Maria Lúcia, from Brazil, suffers from Usher’s syndrome, a genetic disorder that for many causes hearing loss or deafness and progressive vision loss. She was born deaf and learned sign language as a child. Then, at about 30 years of age, she began losing her eyesight. Despite her challenges, Maria Lúcia did not isolate herself. Now, over 70, she continues to live a happy and meaningful life.
Maria Lúcia came in contact with Jehovah’s Witnesses in 1977, before she began to lose her eyesight. She explains: “I met a former schoolmate, Adriano, who had recently become a Witness. He shared with me God’s promise of a future earthly paradise where all people will enjoy perfect health. I was so impressed with what he told me that I accepted a Bible study. Soon, I started to associate with a congregation in Rio de Janeiro, where some meetings were interpreted into sign language. With Jehovah’s help, I progressed spiritually and was baptized in July 1978.”
After a time, Maria Lúcia moved to a congregation where there were no Witnesses who knew sign language. At first, this was a challenge, since she could not understand what was being said at the meetings. Two fellow believers came to her aid. They sat with her at meetings and wrote notes to describe what was being said. “At home,” Maria Lúcia says, “I could read the notes over and over so that I could understand the information. Later, these two sisters learned sign language and became my interpreters.”
As Maria Lúcia’s eyesight deteriorated, she could no longer see the signs made by the interpreters. So she began using tactile sign language to communicate. What is that? She explains: “I put my hands over those of the person who is interpreting for me. That way I can recognize the interpreter’s signs.”
Maria Lúcia is grateful for the work done by her interpreters. “They are a precious gift from Jehovah,” she says. “With their help, I can benefit from congregation meetings, assemblies, and conventions.”
Maria Lúcia stays active in the ministry. Using tactile sign language, she witnesses to the deaf, who are pleasantly surprised by her efforts to reach them with the good news. During the COVID-19 pandemic, Maria Lúcia has written numerous letters to the deaf with the help of her brother, José Antônio, who is also deaf and blind. a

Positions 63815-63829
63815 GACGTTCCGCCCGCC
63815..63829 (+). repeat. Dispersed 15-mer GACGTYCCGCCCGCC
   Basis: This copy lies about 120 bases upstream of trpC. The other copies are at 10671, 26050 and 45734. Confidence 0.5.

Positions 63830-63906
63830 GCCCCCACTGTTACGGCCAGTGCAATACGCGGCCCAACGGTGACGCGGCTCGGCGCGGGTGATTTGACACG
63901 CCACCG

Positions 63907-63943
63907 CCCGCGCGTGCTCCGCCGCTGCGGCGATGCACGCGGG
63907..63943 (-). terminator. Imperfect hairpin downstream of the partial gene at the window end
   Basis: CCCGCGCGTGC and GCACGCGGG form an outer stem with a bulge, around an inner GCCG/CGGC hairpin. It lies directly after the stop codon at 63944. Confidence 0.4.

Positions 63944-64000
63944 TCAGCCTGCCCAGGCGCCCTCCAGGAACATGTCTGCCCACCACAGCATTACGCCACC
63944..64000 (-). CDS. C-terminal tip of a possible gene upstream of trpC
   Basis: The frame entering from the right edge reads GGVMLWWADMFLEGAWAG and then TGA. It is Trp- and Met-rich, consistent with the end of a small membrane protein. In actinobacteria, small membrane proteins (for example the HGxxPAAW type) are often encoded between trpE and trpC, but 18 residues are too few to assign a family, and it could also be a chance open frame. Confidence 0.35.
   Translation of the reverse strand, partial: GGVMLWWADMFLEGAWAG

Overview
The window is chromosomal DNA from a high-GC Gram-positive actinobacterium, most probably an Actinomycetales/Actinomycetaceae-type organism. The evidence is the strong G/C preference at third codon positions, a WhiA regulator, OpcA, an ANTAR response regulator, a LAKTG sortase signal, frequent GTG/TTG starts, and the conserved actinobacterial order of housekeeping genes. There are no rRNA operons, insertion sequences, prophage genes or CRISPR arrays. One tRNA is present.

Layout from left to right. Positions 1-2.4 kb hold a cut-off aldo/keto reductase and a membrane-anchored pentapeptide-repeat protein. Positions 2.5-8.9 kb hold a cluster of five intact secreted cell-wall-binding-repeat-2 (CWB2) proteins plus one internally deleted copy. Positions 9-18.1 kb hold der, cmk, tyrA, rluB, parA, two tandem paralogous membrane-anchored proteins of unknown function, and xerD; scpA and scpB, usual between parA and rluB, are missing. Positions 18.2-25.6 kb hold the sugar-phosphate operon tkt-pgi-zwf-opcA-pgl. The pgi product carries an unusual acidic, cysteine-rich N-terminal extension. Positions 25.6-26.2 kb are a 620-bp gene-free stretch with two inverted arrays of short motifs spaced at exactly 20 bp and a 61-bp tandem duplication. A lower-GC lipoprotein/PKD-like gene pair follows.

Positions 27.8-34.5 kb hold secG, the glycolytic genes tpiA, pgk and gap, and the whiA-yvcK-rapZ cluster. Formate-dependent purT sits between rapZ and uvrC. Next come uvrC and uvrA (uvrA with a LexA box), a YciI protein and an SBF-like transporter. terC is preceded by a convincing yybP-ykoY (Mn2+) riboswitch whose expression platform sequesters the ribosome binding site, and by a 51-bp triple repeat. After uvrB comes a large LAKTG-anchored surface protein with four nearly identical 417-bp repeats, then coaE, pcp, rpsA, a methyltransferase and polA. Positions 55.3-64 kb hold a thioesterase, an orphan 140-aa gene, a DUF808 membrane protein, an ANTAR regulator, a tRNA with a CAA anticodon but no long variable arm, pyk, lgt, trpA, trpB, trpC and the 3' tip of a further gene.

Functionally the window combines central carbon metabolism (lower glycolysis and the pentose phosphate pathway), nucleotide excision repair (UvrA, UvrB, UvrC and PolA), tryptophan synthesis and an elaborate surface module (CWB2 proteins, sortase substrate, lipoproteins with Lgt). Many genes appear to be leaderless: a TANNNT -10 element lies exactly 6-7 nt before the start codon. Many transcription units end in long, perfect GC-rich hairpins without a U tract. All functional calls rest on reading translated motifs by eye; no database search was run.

How does she do it? “I use an L-shaped piece of flat plastic as a tool. It helps me to write in straight lines and paragraph form,” she says. “José Antônio has an excellent memory. He suggests topics and Bible scriptures, and I include them in the letters. I try to write in a way that deaf people can understand. Not all deaf people are familiar with written language.”
Although Maria Lúcia is now completely blind, she continues to be industrious. Karoline, one of her interpreters, says: “Maria Lúcia does all her housework and keeps her house clean and tidy. She loves preparing meals and sharing them with friends.”
Jefferson, who serves as an elder in Maria Lúcia’s congregation, adds: “Maria Lúcia has intense love for Jehovah. And she loves people. She is always doing things to benefit others. She is a selfless person.”—Philippians 2:4.
a José Antônio became a Witness after Maria Lúcia and was baptized in 2003. Like Maria Lúcia, he was born deaf and eventually lost his eyesight.